Seawater intrusion

Under natural conditions, it is the seaward movement of freshwater that prevents seawater from encroaching on coastal aquifers.  However, when groundwater is pumped from a coastal aquifer, the lowered water levels can cause seawater to be drawn toward the freshwater zones of the aquifer.

Seawater intrusion associated with groundwater overdraft and lowering of groundwater levels has occurred in many of California’s coastal aquifers, including along the Central Coast and in Southern California.  Seawater intrusion is the only undesirable result limited largely to coastal areas.

Quantifying the extent and rate of seawater intrusion is key to sustainable management and use of groundwater resources.

For more information, click here to visit the USGS webpage for seawater intrusion.

Key information

Salinas Valley Seawater IntrusionVentura County seawater intrusionSouthern California seawater intrusion

Salinas Valley seawater intrusion

Seawater intrusion into the Salinas Valley aquifers has advanced since it was first measured in 1944.  In 2014 elevated salinity levels were recorded less than 1/2 mile from the city of Salinas and was beginning to encroach beyond the limits of Castroville, CA.

Maps from 2018 indicate that these elevated salinity levels may have increased. The extent of seawater intrusion has moved farther inland due to continuing overdraft conditions for municipal and agricultural uses.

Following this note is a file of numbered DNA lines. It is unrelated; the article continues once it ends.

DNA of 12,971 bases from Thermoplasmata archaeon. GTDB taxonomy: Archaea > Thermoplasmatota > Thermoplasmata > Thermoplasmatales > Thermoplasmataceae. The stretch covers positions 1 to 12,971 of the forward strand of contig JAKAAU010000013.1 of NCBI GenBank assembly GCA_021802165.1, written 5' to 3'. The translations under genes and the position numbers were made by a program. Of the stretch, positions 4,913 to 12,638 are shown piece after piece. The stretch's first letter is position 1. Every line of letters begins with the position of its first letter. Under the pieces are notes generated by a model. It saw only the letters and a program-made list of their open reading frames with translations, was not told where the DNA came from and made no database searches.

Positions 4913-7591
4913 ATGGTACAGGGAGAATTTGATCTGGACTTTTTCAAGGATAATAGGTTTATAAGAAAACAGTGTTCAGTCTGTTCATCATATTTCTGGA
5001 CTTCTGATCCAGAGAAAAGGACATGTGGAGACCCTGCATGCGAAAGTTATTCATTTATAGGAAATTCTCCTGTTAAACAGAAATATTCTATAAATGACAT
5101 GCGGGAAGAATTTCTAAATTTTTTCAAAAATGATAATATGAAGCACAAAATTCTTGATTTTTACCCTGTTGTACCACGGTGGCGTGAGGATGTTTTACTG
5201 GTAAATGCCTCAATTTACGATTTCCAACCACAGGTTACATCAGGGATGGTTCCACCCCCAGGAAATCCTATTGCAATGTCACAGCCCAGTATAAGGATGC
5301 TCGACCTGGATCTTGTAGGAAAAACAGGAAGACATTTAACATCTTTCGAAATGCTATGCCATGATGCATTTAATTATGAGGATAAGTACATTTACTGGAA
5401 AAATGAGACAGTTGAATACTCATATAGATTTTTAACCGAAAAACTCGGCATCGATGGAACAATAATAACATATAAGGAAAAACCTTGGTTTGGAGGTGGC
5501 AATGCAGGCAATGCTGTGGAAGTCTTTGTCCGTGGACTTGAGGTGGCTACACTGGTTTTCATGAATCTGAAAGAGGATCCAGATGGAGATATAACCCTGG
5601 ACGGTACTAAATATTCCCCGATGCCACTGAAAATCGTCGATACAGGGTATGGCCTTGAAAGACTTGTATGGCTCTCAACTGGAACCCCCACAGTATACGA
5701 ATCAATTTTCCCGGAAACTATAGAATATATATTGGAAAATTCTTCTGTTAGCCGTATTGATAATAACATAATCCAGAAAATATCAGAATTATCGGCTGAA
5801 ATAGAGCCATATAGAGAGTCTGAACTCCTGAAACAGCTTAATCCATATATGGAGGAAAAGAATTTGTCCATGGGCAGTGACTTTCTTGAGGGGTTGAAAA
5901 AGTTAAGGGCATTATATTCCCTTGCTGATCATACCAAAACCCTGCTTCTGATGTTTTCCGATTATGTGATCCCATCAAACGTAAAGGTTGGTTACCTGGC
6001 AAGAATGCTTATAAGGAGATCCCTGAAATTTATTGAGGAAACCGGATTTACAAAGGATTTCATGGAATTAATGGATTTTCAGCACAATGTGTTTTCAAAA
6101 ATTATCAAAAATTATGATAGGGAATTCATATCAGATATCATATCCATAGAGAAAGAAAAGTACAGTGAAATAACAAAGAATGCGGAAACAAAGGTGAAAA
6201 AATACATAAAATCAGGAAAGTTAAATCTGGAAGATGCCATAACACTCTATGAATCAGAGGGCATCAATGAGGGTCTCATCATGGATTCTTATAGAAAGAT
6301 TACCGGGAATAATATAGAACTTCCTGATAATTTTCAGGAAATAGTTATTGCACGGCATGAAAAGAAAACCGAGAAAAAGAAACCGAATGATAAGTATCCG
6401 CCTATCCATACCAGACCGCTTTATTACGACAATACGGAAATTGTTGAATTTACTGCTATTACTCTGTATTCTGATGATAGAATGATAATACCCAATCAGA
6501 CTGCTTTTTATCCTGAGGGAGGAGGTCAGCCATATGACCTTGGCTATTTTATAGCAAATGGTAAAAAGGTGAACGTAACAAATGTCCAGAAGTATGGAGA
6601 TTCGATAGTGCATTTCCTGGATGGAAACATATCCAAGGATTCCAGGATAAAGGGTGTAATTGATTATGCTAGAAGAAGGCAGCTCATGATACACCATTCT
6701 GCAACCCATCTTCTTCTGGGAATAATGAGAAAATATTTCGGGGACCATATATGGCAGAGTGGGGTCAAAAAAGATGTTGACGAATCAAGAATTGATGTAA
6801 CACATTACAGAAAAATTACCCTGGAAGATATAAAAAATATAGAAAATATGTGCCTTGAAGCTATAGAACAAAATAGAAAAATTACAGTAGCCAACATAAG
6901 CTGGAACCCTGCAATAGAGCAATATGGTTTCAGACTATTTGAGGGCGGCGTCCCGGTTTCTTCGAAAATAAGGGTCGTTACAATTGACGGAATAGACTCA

For more information:

The Monterey County Water Resources Agency monitors the movement and extent of seawater intrusion by testing a series of wells located in the coastal northwestern portion of Monterey County.

Other sources of information:

Ventura County seawater intrusion

The Oxnard Plain basin, located adjacent the Pacific Ocean in southern Ventura County, California, has a long history of groundwater overdraft and saline intrusion. Major investments in infrastructure for groundwater recharge and distribution, State Water Project imports and regulatory programs to manage groundwater extraction have only been partly successful in mitigating groundwater overdraft in the Oxnard Forebay, Oxnard Plain and Pleasant Valley basins.

For more information:

Seawater Intrusion in a Coastal California Aquifer

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Ventura County subsidence USGS

Southern California seawater intrusion

Seawater intrusion due to heavy groundwater extraction was identified as a problem in Southern California by the early half of the 20th century.  In the 1950’s, construction began on the first of three “barriers” in an attempt to halt saltwater intrusion. Each barrier consists of a series of injection wells that essentially form a subsurface wall of freshwater designed to keep saltwater from penetrating further into aquifers.

For more information:

Saltwater Intrusion in Los Angeles Area Coastal Aquifers—the Marine Connection

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